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Links (6/17/19)

  • The Decline of American Journalism Is an Antitrust Problem – ProMarket Weak antitrust enforcement set the stage for Facebook and Google to extract the fruits of publishers’ labor. We won’t be able to save journalism and solve our disinformation problem unless we weaken monopolies’ power.
  • Three Recommended Changes to U.S. Currency Policy – Brad Setser I have a new Policy Innovation Memo that recommends three changes to U.S. currency policy, and specifically, three changes to the U.S. Treasury’s Foreign Exchange report: …
  • Stage Set For a Dovish Shift – Tim Duy Expect a more dovish Fed this week, but no rate cut. Data Incoming inflation data raises questions about the persistence of the supposedly transitory weakness inflation.The April PCE report gave support to the Fed’s hypothesis, but the May CPI report took away some support. See my note on the May CPI numbers here. Perhaps most worrisome for the Fed were declining survey-based and market-based measures of inflation expectations. The University of Michigan measure of long-run inflation expectations fell to a record low in June while the 5-year, 5-year forward expected rate of inflation remains mired below 2%. …
  • The Future of Macroeconomics – Roger E. A. Farmer In May of 2018, I was privileged to be invited to participate in an ECB colloquium on the Future of Central Banking and Macroeconomics in honour of Vítor Constâncio. Here is a video of my ten minute discussion of a paper by John Muellbauer. … This discussion reflects my thinking on many topics including hysteresis, multiple equilibria and the need for a fundamental shift in direction for the future of macroeconomics and macroeconomic policy. I have also included a link to the full conference progamme, with videos, here.
  • Interview with Rachel Glennerster: Development and Aid – Tim Taylor Rachel Glennester has her finger on the pulse of both development economicsresearch and real-world development policy. She was the long-time Executive Director of the Abdul Latif Jameel Poverty Action Lab based at MIT, and now has taken a position as Chief Economist of the primary UK agency for developiment aid, the Department for International Development. She was interviewed by Robert Wiblin and Nathan Labenz at the 80,000 Hours website. You can listen to the 90-minute podcast or read a transcript at "A year’s worth of education for under a dollar and other‘ best buys’ in development, from the UK aid agency’s Chief Economist," by Robert Wiblin and Keiran Harris (December 20, 2018). …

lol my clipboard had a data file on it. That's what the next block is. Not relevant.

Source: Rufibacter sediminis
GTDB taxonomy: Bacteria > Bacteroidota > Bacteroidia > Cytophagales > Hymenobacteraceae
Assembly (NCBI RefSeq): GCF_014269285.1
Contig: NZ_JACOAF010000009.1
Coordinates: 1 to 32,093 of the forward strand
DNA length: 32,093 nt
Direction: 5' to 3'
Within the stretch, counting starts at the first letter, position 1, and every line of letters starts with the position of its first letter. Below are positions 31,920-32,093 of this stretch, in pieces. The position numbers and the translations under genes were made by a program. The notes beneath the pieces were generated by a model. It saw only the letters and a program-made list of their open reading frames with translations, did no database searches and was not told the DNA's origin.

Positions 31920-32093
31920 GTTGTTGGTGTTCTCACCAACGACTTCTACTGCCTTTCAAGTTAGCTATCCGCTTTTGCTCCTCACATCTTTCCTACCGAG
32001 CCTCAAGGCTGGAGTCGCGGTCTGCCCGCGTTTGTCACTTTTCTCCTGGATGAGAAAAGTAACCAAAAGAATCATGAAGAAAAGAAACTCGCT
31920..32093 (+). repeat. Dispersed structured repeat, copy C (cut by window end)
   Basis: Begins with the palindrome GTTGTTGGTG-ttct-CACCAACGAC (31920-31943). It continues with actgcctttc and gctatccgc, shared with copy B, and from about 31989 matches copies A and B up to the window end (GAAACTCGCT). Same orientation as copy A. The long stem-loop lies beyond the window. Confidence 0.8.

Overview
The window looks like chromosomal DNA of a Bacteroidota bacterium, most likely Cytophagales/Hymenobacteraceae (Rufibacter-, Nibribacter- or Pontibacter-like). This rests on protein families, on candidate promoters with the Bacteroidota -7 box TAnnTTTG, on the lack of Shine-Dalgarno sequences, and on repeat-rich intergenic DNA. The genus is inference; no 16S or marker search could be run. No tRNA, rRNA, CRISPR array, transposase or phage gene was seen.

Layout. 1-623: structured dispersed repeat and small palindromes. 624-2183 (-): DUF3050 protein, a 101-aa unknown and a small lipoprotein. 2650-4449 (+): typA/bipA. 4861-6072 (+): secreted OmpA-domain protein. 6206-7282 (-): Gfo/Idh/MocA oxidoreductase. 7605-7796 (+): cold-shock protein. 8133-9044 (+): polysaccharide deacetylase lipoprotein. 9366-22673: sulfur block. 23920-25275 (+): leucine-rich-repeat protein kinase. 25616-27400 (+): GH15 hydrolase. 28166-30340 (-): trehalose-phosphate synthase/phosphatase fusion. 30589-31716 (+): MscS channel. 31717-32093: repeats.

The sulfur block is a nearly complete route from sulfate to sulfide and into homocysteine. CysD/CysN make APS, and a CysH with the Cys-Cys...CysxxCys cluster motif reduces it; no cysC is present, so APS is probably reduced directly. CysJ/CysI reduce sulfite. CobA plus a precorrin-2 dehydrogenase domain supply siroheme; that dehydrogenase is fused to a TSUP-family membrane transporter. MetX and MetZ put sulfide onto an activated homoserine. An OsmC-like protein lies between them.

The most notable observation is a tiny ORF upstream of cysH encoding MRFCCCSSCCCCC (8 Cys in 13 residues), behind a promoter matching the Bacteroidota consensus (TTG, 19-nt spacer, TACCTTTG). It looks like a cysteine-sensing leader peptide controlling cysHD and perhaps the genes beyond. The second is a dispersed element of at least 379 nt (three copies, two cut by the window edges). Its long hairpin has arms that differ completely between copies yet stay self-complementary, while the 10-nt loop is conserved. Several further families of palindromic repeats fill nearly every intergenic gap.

• The Brave New World of Monetary Policy Operations – Cecchetti & Schoenholtz …since 2008, small open-market operations of a few billion dollars no longer alter the federal funds rate. Instead, the Fed introduced administered rates to change its policy stance. The most important of these—the interest rate that the Fed now pays on excess reserves (IOER)—sets a floor below which banks will not lend to other counterparties (since an overnight loan to the Fed is the safest rate available). …
  • Addressing Climate Change through Price and Non-Price Interventions – Joe Stiglitz Recognizing the importance of the second-best nature of economies, the Stern-Stiglitz report on carbon pricing departed from the recommendation of a single carbon price for all uses at all places and times. This paper provides some of the analytics behind these recommendations. First, I analyze the circumstances in which distributional concerns make desirable a tax or regulation inducing significant reductions in carbon usage in a carbon-intensive sector for which consumers are disproportionately rich. Such policies allow lower carbon prices elsewhere without exceeding carbon emission targets. The cost of the resulting production inefficiency may, under the identified circumstances, be less than the distributional benefits. The paper considers the circumstances in which such differential policies may be best implemented through regulation vs. differential pricing, as well as differential effects on political economy and norm setting. Second, I consider the effect of carbon price trajectories on induced innovation, providing general conditions under which the optimal carbon path should, at least eventually, be falling over time. Finally, I revisit the price-versus-quantity debate and highlight important aspects of the dynamic nature of the problem.